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PubChem 46224604
ChEBI CHEBI:59685 YesY
Jmol-3D images Image 1
Molecular formula C20H34O
Molar mass 290.48 g mol−1
Except where noted otherwise, data are given for materials in their standard state (at 25 °C (77 °F), 100 kPa)
Infobox references

Isotuberculosinol, also called nosyberkol or edaxadiene is a diterpene molecule produced by the bacterium Mycobacterium tuberculosis, the causative agent of TB, which aids in its pathogenesis. Isotuberculosinol functions by preventing maturation of the host-cell phagosome in which the bacterium lives.[1][2] Maturation of the phagosome would enable it to kill the bacterium. Mutations in genes involved in the biosynthetic pathway of nosyberkol result in normal development of the phagosome and reduction of mycobacterial infection. These biosynthetic genes include Isotuberculosinol synthase.

Nosyberkol was originally isolated in 2004 from a marine sponge in the ocean near island of Nosy Be after which it was named.[3] The molecule was characterised as a triterpene but the structure was revised following its chemical synthesis in 2010.[4]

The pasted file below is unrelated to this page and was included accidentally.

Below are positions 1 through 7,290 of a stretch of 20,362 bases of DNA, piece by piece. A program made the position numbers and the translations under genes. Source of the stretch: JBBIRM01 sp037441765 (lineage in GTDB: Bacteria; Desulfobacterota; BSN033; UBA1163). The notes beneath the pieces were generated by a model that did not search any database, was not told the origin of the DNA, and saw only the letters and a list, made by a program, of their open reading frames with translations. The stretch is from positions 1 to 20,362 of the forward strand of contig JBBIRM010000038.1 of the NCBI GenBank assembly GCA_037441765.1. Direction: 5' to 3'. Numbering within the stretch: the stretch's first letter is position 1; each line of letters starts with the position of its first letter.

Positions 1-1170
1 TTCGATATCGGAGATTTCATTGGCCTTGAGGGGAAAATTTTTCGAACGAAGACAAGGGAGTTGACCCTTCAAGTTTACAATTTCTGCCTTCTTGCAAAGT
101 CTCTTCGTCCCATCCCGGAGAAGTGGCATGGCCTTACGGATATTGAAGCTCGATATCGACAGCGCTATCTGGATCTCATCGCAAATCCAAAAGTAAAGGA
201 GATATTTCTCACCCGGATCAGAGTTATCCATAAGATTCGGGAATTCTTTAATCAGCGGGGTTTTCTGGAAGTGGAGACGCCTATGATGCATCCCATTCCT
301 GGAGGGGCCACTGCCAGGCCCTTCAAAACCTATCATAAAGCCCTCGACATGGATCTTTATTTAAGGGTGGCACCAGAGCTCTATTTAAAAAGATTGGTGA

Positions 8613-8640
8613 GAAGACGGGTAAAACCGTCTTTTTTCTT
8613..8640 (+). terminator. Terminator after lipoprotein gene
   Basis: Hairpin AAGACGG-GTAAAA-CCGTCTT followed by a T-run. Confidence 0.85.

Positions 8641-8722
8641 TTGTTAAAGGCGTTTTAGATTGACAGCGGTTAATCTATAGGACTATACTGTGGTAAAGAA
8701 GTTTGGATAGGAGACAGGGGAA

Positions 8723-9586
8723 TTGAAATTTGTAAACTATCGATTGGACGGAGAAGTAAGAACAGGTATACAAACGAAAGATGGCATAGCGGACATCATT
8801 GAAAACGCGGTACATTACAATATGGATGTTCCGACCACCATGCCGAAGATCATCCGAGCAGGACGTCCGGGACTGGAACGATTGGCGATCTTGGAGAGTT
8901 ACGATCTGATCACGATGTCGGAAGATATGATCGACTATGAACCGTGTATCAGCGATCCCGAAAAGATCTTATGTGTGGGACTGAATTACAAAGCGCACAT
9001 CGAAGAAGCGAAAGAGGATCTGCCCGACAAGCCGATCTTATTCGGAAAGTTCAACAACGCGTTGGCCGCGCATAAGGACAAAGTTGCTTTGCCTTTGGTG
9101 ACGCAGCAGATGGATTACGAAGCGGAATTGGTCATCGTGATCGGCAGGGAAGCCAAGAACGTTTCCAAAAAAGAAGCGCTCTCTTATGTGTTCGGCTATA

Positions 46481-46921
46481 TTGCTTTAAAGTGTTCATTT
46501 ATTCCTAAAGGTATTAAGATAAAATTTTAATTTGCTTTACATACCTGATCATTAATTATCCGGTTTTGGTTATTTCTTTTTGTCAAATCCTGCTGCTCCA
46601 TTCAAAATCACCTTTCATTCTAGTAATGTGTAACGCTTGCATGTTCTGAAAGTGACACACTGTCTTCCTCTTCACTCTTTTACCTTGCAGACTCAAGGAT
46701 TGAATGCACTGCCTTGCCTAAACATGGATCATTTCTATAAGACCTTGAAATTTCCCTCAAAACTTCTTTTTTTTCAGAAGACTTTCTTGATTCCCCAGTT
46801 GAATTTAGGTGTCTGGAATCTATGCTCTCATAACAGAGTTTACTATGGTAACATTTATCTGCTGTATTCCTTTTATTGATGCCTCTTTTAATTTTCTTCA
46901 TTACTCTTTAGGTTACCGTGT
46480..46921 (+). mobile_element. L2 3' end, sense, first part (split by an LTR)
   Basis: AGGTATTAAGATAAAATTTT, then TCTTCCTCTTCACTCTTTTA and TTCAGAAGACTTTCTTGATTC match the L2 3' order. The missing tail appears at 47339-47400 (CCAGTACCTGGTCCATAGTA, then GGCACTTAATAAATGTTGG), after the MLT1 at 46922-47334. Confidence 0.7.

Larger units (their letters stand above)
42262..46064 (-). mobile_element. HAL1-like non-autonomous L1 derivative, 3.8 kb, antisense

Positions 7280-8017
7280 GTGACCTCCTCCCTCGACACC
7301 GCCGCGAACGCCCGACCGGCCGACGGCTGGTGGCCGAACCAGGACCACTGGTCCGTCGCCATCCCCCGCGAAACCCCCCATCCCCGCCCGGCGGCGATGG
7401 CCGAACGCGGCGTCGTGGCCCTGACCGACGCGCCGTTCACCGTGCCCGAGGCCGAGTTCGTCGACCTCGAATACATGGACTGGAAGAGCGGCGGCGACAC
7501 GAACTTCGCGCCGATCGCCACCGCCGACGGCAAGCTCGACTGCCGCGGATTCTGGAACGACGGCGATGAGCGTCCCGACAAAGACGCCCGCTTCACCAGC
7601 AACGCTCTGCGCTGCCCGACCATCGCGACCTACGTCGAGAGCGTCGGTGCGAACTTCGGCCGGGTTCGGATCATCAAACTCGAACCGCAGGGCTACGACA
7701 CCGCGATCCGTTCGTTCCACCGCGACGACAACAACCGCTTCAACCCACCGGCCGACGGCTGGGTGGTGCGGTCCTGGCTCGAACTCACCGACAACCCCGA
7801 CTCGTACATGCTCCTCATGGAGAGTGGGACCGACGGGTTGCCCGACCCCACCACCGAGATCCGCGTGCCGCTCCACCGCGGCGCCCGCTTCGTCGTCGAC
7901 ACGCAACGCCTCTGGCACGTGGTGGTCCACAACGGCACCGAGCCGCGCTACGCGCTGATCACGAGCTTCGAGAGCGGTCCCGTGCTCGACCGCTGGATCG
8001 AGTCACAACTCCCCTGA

1. ^ Mann, F. M.; Xu, M.; Chen, X.; Fulton, D. B.; Russell, D. G.; Peters, R. J. (2009). "Edaxadiene: A New Bioactive Diterpene fromMycobacterium tuberculosis". Journal of the American Chemical Society 131 (48): 17526–17527. doi:10.1021/ja9019287. PMC 2787244. PMID 19583202.  edit
  2. ^ Mann, F. M.; Peters, R. J. (2012). "Isotuberculosinol: The unusual case of an immunomodulatory diterpenoid from Mycobacterium tuberculosis.". MedChemComm 3 (8): 899–904. doi:10.1039/c2md20030a. PMC 3733278. PMID 23926455.  edit
  3. ^ Rudi, A.; Aknin, M.; Gaydou, E.; Kashman, Y. (2004). "Asmarines I, J, and K and Nosyberkol:  Four New Compounds from the Marine SpongeRaspailiasp". Journal of Natural Products 67 (11): 1932–1935. doi:10.1021/np049834b. PMID 15568794.  edit
  4. ^ Spangler, J. E.; Carson, C. A.; Sorensen, E. J. (2010). "Synthesis enables a structural revision of the Mycobacterium tuberculosis-produced diterpene, edaxadiene". Chemical Science 1 (2): 202–205. doi:10.1039/C0SC00284D. PMC 3221386. PMID 22114734.  edit